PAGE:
From Publishers Weekly
In Shreve's smooth if unsurprising latest (after A Change in Altitude), EMT Peter Webster is drawn to a woman he rescues at the scene of a one-car drunk driving accident. Webster is well intentioned, but alcoholic Sheila, with her dangerous history, could prove beyond his efforts to save her, though the two embark on an affair that evolves into marriage and parenthood with the birth of their daughter, Rowan. Sheila's drinking, meanwhile, escalates until she causes another accident, this time with young Rowan in the car, causing Webster to send Sheila away to avoid jail time. Years later, with not a word from long-gone Sheila, Rowan is a typically turmoil-ridden high school senior--moody, her grades slipping, drinking--and her tribulations prompt Webster to reach out to Sheila to help his daughter. Webster and Sheila are more type than character--good-hearted man, damaged woman incapable of love--and the paramedic rescue scenes feel mostly like opportunities for Shreve to show off her research. Still, the story runs like a well-oiled machine and should sate the author's fans. (Nov.) (c)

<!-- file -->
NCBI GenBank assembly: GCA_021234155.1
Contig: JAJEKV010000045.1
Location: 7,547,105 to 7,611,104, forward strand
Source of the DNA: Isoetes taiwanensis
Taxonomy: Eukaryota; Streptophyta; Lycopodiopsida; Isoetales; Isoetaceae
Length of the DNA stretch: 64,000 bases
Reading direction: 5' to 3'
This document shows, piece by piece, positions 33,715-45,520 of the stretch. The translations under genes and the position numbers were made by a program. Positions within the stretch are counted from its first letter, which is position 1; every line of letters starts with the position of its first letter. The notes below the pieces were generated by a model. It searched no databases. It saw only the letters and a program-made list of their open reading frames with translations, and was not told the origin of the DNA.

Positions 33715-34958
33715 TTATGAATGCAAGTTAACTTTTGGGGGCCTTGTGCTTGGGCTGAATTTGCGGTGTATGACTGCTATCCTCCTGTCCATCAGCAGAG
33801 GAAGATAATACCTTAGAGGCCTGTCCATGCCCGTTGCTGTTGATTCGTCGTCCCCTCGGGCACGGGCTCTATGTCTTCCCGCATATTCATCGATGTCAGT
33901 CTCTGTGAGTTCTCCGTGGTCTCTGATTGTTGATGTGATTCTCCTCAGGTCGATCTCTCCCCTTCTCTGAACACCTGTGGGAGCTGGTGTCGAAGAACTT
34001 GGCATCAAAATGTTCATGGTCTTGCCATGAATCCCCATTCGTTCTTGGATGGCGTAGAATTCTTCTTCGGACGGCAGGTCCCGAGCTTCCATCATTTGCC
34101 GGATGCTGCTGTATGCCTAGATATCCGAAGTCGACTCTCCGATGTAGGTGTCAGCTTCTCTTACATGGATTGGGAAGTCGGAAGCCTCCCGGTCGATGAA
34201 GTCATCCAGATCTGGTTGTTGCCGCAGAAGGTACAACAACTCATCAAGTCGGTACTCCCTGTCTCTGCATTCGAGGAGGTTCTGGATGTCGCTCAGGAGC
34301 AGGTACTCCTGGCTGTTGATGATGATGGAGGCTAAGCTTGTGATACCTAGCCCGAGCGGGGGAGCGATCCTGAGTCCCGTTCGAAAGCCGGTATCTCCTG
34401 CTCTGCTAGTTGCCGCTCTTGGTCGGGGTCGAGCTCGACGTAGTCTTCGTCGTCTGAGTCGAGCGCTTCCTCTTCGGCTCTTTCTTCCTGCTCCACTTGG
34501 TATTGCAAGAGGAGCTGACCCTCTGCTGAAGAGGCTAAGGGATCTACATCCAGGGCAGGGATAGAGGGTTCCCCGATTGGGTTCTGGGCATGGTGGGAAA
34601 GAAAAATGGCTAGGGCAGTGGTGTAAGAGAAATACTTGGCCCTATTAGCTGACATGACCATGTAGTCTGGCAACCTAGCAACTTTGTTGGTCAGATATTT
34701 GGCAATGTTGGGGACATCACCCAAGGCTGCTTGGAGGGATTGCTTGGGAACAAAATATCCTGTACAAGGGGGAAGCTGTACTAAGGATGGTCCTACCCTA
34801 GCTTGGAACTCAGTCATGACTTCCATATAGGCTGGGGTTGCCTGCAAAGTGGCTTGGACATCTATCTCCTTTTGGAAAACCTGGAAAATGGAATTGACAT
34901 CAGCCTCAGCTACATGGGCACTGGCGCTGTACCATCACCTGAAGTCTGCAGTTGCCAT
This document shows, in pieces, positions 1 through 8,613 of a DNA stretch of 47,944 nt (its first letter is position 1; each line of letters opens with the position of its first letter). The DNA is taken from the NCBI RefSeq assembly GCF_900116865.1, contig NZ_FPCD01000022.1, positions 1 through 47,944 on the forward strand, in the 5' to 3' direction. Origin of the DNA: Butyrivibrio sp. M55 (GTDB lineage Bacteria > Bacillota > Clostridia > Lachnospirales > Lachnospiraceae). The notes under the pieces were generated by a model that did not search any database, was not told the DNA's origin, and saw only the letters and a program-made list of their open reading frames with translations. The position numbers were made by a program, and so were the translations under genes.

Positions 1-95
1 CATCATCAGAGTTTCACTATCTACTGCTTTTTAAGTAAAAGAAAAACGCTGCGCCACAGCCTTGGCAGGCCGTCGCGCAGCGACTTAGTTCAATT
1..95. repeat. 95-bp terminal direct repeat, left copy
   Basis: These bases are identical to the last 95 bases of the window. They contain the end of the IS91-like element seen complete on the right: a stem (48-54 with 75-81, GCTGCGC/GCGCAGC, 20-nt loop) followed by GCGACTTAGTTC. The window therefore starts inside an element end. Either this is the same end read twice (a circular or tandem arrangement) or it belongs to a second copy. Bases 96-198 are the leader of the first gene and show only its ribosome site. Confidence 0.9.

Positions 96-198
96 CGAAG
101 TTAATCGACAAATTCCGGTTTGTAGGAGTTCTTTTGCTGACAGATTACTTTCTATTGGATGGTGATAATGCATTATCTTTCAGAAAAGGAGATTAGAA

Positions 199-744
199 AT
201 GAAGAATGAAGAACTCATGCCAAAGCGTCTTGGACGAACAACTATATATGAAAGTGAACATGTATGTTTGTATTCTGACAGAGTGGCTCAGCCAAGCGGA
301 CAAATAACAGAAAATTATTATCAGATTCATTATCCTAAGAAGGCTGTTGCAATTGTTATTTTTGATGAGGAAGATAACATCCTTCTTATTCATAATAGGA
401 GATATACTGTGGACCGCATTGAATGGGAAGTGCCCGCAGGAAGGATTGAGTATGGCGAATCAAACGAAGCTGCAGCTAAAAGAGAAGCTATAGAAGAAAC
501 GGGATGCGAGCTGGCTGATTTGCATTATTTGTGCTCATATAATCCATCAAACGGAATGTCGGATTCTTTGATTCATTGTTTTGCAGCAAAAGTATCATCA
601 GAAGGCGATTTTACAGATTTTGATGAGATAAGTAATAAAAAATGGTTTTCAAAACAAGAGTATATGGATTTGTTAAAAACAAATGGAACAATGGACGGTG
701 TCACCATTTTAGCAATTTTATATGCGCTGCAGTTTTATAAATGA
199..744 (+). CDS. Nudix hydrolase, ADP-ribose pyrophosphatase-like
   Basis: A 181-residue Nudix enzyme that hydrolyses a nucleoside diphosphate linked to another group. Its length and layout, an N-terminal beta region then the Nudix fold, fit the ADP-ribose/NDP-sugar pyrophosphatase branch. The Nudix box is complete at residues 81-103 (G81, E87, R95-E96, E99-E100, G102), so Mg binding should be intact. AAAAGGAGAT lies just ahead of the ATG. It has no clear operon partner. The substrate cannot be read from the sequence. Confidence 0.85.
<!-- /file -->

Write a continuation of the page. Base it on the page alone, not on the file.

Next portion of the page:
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Paramedic Pete Webster is worried sick about his daughter, Rowan, a high-school senior whom he has raised single-handedly ever since she was two. Rowan has adopted very untypical behavior, ignoring her studies and drinking heavily. It brings back bad memories of his ex-wife, Sheila. He pulled her from a car wreck while on the job and soon fell madly in love with her both for her beauty and her irreverent sense of humor. When she became pregnant, he married her though he was only 21. They were very happy until Sheila began drinking all day, every day. Now Pete is worried that their daughter believes she is doomed to repeat her mother’s mistakes; he decides to contact Sheila, whom he has not seen or heard from for 16 years. The prolific Shreve brings her customary care to this thoroughly absorbing, perfectly paced domestic drama. Alternating between the life-and-death scenarios Pete encounters on the job and the fraught family tension between father and daughter, Shreve pulls readers right into her story. HIGH-DEMAND BACKSTORY: Since 2001, Shreve’s books have spent more than 100 weeks on the New York Times best-seller lists; her sixteenth novel will no doubt follow suit. --Joanne Wilkinson